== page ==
That's the spot manned by Marcos Curry, a 2013 linebacker who impresses with his speed (4.63) and his hitting ability. According to Stony Point coach Craig Chessher, most collisions with Curry end with the running back going backwards, which is why he was named defensive MVP of his district as a sophomore.
This season, things haven't quite gone as expected for Stony Point, though the defense has been pretty typically excellent.
"As a defense, we're just trying to win games," Curry said. "Our offense is really inexperienced, and we had a lot of guys move up from JV.
"We hit hard, we work hard and we don't give up," Curry said. "They're my brothers."
Curry is the defense's middle linebacker, and while he's exceptional there in high school, his size (5-foot-10, 205 pounds) would probably dictate a move to the outside, or as a combination linebacker/safety at the next level. Curry has been talking with Tulsa early on, and said he has a lot of interest in TCU.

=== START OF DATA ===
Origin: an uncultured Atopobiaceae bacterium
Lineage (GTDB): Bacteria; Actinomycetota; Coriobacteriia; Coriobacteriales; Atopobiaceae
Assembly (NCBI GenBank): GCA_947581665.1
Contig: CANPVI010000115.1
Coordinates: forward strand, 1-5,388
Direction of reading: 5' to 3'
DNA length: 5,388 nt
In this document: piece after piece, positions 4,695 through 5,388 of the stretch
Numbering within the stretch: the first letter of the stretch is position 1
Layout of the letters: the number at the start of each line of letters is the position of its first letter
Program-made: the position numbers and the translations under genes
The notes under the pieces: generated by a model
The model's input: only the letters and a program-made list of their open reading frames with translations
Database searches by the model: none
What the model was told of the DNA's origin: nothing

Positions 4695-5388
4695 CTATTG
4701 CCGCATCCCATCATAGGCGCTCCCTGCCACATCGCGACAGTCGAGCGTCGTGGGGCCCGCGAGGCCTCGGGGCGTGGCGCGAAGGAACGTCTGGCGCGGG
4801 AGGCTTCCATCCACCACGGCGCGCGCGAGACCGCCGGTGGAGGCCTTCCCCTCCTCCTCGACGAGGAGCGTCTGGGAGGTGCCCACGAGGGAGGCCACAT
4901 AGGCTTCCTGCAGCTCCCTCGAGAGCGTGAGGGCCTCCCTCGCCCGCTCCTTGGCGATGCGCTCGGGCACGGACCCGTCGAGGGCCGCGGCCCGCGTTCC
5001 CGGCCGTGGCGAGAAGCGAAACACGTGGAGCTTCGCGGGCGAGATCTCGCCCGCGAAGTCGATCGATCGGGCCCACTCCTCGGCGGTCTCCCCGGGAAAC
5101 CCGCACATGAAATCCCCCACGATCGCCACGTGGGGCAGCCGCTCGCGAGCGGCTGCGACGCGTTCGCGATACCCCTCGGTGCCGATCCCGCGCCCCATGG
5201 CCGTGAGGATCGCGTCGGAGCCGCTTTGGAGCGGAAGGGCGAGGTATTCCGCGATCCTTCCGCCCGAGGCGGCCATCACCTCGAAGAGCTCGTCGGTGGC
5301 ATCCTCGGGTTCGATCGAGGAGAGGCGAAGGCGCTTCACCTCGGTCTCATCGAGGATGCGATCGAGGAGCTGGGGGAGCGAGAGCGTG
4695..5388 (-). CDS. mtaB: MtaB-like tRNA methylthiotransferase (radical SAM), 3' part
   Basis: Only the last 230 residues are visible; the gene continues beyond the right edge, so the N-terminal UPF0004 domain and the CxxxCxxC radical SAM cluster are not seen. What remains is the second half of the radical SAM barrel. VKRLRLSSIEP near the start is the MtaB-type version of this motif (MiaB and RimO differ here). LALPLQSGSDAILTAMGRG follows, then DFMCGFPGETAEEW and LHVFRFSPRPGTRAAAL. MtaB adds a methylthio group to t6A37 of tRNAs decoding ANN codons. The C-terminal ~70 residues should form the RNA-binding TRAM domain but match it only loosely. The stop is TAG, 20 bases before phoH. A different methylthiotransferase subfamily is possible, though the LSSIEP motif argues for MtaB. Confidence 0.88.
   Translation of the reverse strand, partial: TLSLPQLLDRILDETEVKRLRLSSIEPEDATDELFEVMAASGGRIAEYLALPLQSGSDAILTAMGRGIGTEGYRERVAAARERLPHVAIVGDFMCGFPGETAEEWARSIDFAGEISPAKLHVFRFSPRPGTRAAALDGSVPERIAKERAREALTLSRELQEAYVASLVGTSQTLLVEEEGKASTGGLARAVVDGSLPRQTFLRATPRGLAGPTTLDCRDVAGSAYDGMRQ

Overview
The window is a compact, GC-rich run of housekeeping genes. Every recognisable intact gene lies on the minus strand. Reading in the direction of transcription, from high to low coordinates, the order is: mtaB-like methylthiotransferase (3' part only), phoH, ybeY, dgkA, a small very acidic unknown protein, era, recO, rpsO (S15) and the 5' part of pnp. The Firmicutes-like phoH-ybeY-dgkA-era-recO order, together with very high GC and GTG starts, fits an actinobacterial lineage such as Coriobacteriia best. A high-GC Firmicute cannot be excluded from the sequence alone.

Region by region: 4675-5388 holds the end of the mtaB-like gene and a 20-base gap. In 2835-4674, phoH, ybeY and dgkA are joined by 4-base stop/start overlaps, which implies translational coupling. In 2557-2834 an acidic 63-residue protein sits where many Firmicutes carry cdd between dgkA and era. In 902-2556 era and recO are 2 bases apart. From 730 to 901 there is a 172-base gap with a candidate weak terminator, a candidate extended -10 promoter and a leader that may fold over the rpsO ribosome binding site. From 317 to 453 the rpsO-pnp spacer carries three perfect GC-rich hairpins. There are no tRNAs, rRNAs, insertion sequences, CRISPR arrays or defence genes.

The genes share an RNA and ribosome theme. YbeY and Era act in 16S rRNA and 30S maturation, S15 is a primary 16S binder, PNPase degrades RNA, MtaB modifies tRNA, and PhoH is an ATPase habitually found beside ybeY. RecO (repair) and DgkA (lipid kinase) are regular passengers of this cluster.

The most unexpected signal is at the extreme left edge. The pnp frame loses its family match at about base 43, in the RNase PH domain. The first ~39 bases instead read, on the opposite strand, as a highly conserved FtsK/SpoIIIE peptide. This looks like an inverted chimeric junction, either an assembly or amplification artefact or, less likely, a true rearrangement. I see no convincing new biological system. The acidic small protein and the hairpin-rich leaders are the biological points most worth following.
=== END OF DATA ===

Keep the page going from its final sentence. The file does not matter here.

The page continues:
But perhaps his biggest accomplishment might be that he was able to start for a veteran-laden Stony Point squad as a sophomore. Chessher makes no mistake about the fact that he doesn't play younger players often, and rarely before they're absolutely needed. So why was Curry different?
"It pretty much has to do with maturity," Curry said. "I feel like I was pretty mature. I went to a good middle school and had good coaching there, so I was really well-prepared. Plus, I'm not afraid to hit."
He'll need to continue to hit if Stony Point is going to turn its season around.
"We probably need to win three district games to stay in (for the playoffs)," Curry said. "We just have to keep our heads up and keep moving forward. Because we definitely can do it."